Energy Technology Data Exchange (ETDEWEB)

    Kečkeš, S.; Pučar, Z. [Laboratory of Marine Radiobiology and Laboratory for Electromigration, Institute ' ' Ruder Boskovic' ' , Rovinj and Zagreb, Yugoslavia (Croatia)

    1967-03-15

    Present research programme (long-term): Transport of various radiqnuclides in marine environment. Uptake, loss and accumulation of radionuclides in selected marine biota. Study of the physico-chemical forms of various radionuclides in sea water. Tracer experiments on the uptake and loss rate in biota. Electromigration techniques for the characterization of the physico-chemical forms of radionuclides.

  20. A future perspective on technological obsolescenceat NASA, Langley Research Center

    Science.gov (United States)

    Mcintyre, Robert M.

    1990-01-01

    The present research effort was the first phase of a study to forecast whether technological obsolescence will be a problem for the engineers, scientists, and technicians at NASA Langley Research Center (LaRC). There were four goals of the research: to review the literature on technological obsolescence; to determine through interviews of division chiefs and branch heads Langley's perspective on future technological obsolescence; to begin making contacts with outside industries to find out how they view the possibility of technological obsolescence; and to make preliminary recommendations for dealing with the problem. A complete description of the findings of this research can be reviewed in a technical report in preparation. The following are a small subset of the key findings of the study: NASA's centers and divisions vary in their missions and because of this, in their capability to control obsolescence; research-oriented organizations within NASA are believed by respondents to keep up to date more than the project-oriented organizations; asked what are the signs of a professional's technological obsolescence, respondents had a variety of responses; top performing scientists were viewed as continuous learners, keeping up to date by a variety of means; when asked what incentives were available to aerospace technologists for keeping up to data, respondents specified a number of ideas; respondents identified many obstacles to professionals' keeping up to date in the future; and most respondents expressed some concern for the future of the professionals at NASA vis a vis the issue of professional obsolescence.

  1. Future atomic physics researches at HIRFL-CSR

    International Nuclear Information System (INIS)

    Cai Xiaohong; Xia Jiawen; Zhan Wenlong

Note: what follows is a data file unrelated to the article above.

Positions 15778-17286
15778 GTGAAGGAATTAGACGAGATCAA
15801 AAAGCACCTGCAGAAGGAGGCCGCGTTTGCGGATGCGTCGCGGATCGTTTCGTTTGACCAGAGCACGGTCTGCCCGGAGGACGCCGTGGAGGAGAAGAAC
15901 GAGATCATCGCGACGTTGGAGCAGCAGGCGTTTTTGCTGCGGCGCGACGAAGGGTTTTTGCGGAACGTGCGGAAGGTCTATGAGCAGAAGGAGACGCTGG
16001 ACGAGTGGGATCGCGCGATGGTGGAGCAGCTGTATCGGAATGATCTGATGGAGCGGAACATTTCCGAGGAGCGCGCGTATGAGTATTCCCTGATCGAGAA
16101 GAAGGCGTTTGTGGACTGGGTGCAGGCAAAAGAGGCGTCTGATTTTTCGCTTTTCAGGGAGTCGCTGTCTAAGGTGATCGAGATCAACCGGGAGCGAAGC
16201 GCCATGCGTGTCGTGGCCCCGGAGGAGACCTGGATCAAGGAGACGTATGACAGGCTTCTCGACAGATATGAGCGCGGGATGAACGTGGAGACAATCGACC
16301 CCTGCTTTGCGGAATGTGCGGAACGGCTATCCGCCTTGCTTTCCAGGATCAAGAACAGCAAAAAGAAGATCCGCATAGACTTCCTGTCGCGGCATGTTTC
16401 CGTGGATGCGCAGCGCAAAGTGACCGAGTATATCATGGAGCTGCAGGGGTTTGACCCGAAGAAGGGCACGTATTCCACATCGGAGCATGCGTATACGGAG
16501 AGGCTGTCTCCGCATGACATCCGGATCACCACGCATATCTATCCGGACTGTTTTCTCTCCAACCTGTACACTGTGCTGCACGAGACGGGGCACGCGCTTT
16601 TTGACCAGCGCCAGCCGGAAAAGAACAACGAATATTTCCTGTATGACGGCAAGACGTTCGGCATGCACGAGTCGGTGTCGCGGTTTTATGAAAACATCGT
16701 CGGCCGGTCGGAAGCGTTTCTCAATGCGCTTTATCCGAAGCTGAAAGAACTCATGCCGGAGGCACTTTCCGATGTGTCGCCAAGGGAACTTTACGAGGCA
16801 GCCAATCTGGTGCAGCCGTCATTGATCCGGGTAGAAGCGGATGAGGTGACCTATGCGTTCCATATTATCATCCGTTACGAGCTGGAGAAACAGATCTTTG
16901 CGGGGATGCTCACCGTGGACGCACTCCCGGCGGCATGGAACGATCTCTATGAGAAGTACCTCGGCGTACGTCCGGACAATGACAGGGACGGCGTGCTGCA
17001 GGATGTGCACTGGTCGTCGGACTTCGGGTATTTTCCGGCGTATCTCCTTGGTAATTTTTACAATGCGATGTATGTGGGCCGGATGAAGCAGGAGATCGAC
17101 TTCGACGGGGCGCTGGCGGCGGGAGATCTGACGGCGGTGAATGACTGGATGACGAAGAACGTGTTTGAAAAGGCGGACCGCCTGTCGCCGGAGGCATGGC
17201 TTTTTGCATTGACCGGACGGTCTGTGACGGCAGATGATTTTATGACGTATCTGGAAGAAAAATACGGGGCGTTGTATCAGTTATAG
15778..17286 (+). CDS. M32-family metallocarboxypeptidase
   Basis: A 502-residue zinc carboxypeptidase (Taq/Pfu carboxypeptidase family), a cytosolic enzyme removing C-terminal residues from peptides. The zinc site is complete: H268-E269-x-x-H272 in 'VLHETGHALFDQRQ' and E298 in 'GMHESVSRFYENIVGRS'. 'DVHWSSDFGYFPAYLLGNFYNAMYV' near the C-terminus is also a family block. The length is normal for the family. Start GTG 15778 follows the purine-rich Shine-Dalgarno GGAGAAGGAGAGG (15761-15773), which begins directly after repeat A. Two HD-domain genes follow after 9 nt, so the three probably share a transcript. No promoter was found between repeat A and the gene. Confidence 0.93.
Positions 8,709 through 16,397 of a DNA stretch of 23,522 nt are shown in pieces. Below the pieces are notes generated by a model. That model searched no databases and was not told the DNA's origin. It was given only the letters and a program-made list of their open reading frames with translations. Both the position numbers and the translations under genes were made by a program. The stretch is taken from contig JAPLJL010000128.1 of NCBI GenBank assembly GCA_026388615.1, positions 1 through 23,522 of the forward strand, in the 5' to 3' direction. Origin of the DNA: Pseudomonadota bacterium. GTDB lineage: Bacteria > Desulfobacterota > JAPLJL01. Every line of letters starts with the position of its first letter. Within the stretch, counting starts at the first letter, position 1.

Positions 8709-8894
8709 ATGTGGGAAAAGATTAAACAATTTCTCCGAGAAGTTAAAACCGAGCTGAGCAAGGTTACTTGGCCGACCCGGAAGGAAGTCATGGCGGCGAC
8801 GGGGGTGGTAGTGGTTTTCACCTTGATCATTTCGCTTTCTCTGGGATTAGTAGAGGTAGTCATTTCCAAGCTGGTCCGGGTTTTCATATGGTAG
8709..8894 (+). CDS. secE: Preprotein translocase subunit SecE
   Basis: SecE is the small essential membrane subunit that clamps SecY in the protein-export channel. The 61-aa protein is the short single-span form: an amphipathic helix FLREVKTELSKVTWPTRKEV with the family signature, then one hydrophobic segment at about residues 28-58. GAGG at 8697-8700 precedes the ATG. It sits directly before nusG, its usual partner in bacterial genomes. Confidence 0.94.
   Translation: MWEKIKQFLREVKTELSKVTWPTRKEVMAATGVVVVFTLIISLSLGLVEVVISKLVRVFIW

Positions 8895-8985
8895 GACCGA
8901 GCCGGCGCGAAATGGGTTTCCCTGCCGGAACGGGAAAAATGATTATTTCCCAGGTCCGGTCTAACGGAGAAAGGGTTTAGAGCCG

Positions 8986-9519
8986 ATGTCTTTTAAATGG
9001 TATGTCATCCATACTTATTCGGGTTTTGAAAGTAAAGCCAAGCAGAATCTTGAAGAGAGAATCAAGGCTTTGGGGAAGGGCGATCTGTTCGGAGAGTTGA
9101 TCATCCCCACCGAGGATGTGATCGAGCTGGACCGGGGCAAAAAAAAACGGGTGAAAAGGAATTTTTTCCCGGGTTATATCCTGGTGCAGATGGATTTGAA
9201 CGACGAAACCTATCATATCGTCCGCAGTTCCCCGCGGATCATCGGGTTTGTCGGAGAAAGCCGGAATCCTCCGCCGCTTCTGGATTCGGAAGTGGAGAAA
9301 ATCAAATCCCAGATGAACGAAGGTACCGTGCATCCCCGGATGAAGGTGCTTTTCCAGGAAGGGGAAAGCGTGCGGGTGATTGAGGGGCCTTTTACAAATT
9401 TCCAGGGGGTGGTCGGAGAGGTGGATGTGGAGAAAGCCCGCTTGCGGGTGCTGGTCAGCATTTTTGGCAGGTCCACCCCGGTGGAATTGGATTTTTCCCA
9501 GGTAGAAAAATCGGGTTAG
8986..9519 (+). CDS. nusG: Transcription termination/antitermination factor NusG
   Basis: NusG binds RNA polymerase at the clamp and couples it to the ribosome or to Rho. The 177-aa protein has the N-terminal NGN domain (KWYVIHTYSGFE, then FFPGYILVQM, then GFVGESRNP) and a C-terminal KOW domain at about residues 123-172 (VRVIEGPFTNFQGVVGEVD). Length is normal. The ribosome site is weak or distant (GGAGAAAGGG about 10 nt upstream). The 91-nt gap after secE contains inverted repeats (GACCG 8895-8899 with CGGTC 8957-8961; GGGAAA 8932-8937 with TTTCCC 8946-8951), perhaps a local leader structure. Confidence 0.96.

1999-01-01

    A new storage ring system, HIRFL-CSR, is now in construction in the National Laboratory of Heavy Ion Research Facility of Lanzhou, China. The new facility consists of a main ring (CSRm) and an experimental ring (CSRe). With the flexibility of the production and the investigation of highly charged ions and radioactive ion beams the new HIRFL-CSR facility will make many frontier atomic physics researches possible in near future. The future physics researches at the HIRFL-CSR are now under consideration. In this paper an overview of the HIRFL-CSR project is given, and the main atomic physics programs to be carried at the HIRFL-CSR are presented. (orig.)

  2. Development of an Extreme Environment Materials Research Facility at Princeton

    International Nuclear Information System (INIS)

    Cohen, A.B.; Gentile, C.A.; Tully, C.G.; Austin, R.; Calaprice, F.; McDonald, K.; Ascione, G.; Baker, G.; Davidson, R.; Dudek, L.; Grisham, L.; Kugel, H.; Pagdon, K.; Stevenson, T.; Woolley, R.; Zwicker, A.

    2010-01-01

    The need for a fundamental understanding of material response to a neutron and/or high heat flux environment can yield development of improved materials and operations with existing materials. Such understanding has numerous applications in fields such as nuclear power (for the current fleet and future fission and fusion reactors), aerospace, and other research fields (e.g., high-intensity proton accelerator facilities for high energy physics research). A proposal has been advanced to develop a facility for testing various materials under extreme heat and neutron exposure conditions at Princeton. The Extreme Environment Materials Research Facility comprises an environmentally controlled chamber (48 m 3 ) capable of high vacuum conditions, with extreme flux beams and probe beams accessing a central, large volume target. The facility will have the capability to expose large surface areas (1 m 2 ) to 14 MeV neutrons at a fluence in excess of 10 13 n/s. Depending on the operating mode. Additionally beam line power on the order of 15-75 MW/m 2 for durations of 1-15 seconds are planned. The multi-second duration of exposure can be repeated every 2-10 minutes for periods of 10-12 hours. The facility will be housed in the test cell that held the Tokamak Fusion Test Reactor (TFTR), which has the desired radiation and safety controls as well as the necessary loading and assembly infrastructure. The facility will allow testing of various materials to their physical limit of thermal endurance and allow for exploring the interplay between radiation-induced embrittlement, swelling and deformation of materials, and the fatigue and fracturing that occur in response to thermal shocks. The combination of high neutron energies and intense fluences will enable accelerated time scale studies. The results will make contributions for refining predictive failure modes (modeling) in extreme environments, as well as providing a technical platform for the development of new alloys, new